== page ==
He had always been given over to wrestling – both by nature and by nurture. His poor mom Rebekah, pregnant with twins, had her womb turned into a wrestling ring before these kids were born. Genesis 25:22 says, “The children struggled together within her; and she said, ‘If it is to be this way, why do I live.’ Apparently Jacob lost the match, because Esau came out first, but Jacob wasn’t giving up as he was born grabbing onto Esau’s heal. Esau, the infant wrestling champion, had all the legal rights and blessings of the firstborn, but for the slightly younger Jacob, this was just round one. He would spend much of his adult life trying to wrestle for blessings. As a young man Jacob gets in a sucker punch against his brother to win round two. Jacob was cooking a stew at home while Esau came in from hunting, completely famished, needing something to eat. Rather than kindly handing him a bowl of soup, Jacob charges him a high price – Esau’s birthright. Starving Esau makes the deal, gobbles down his stew, and goes away with a newfound hatred for his brother. . Later in life, finding his mom in his corner of the ring and his dad in Esau’s corner, the Jacob/Rebecca tag team manage to wrestle away the blind and dying father Isaac’s blessing that was supposed to be for the first born. The blessing had ritual and legal significance, so this was a big prize. When Esau finds out he is furious and vows to kill Jacob after their elderly father dies. Rebeka arranges things for Jacob to run away to her brother Laban, and start fresh there with a new life. Round three goes to Jacob as he flees the scene with his hard earned blessing. Being the second born, Jacob is like the short guy on the basketball court who has to compensate for his lack of height by being quicker, smarter, and sometimes sneakier than anyone else. Different sport, similar situation.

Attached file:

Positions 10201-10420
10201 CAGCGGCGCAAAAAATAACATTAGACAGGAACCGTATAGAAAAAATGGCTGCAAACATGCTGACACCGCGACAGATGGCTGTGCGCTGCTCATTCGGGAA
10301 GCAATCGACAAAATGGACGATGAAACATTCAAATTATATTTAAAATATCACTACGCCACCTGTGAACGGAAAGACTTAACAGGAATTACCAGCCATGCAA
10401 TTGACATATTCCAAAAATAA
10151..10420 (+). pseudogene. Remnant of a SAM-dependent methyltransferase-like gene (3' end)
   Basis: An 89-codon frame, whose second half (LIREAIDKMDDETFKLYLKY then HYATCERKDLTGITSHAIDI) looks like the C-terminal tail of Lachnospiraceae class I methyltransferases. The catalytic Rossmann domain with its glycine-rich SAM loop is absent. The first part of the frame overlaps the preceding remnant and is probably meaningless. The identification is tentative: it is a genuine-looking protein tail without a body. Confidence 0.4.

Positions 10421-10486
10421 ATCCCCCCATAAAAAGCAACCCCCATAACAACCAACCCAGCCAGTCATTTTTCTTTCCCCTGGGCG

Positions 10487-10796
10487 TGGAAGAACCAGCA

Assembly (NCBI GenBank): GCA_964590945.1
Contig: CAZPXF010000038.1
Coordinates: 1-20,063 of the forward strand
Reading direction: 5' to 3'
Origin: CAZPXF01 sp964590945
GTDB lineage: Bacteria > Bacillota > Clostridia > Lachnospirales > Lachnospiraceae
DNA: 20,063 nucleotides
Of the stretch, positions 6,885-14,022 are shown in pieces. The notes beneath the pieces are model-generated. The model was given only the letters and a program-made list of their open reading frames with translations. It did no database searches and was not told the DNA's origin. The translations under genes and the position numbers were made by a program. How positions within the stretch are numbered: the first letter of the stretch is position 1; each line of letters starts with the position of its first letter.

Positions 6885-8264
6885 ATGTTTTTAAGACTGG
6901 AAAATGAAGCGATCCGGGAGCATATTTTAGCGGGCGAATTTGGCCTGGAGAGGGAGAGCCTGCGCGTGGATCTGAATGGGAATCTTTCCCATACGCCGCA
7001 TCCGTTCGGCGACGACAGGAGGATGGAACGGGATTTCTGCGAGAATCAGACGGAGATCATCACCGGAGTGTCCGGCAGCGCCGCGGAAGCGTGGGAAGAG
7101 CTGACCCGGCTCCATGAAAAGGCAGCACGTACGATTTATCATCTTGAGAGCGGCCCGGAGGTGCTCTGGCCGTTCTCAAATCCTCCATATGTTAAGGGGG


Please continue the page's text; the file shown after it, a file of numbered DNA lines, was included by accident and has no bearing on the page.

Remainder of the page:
So now he is leaving Laban with all the blessings he gained while with him and facing up the fact that he will soon be encountering Esau. At the river Jabbok, Laban is behind him, Esau is just ahead of him, and Jacob gets jumped by God.
Part of the mystery of the story is the ambiguity around who Jacob is wrestling. Is it God? An angel? a human being? Is it himself? All of these are possibilities. From a modern psychological perspective it’s easy to read this as an internal battle within the anxiety ridden Jacob. Quite possible. The text identifies the opponent as “a man” in verse 24, who then later tells Jacob that he has wrestled with human and divine beings. Eventually, Jacob says, “I have seen God face to face and yet my life is preserved.” The line is blurred here between the struggle with another human being, like a brother Esau, an inner psychological struggle of confronting your own demons, and the struggle with God’s own self. These kind of distinctions are ones that the text leaves unclear. What is clear is that Jacob sees his very real, physical struggle as an encounter with God.
We can relate this to any kind of wrestling match we may be involved in, in our psyche, in our family or friend relationships, in our struggle to promote justice and peace, in our quest for physical and spiritual healing. All of these encounters are, in hind sight, encounters with God, seeing God face to face.
Jacob wins not because he pins his opponent, but because he simply won’t let go. He holds on for dear life and refuses to loosen his grip until he gets a blessing. His victory comes at a cost. He gets bruised up. From now on he will limp through life, bearing the scars of his encounter. He’ll never quite be the same, and visibly so. He also never gains complete control over his wrestling partner. Naming plays a very significant role in the Old Testament, similar to many other cultures. To name something or someone is to capture the essence of that person. Naming also can imply having power over a person. If you can name something, you have a kind of authority over it, sort of like us diagnosing and naming a certain disease so we know how to try and gain power over it. Jacob tries, but never gets to name his opponent. The creature remains unnameable.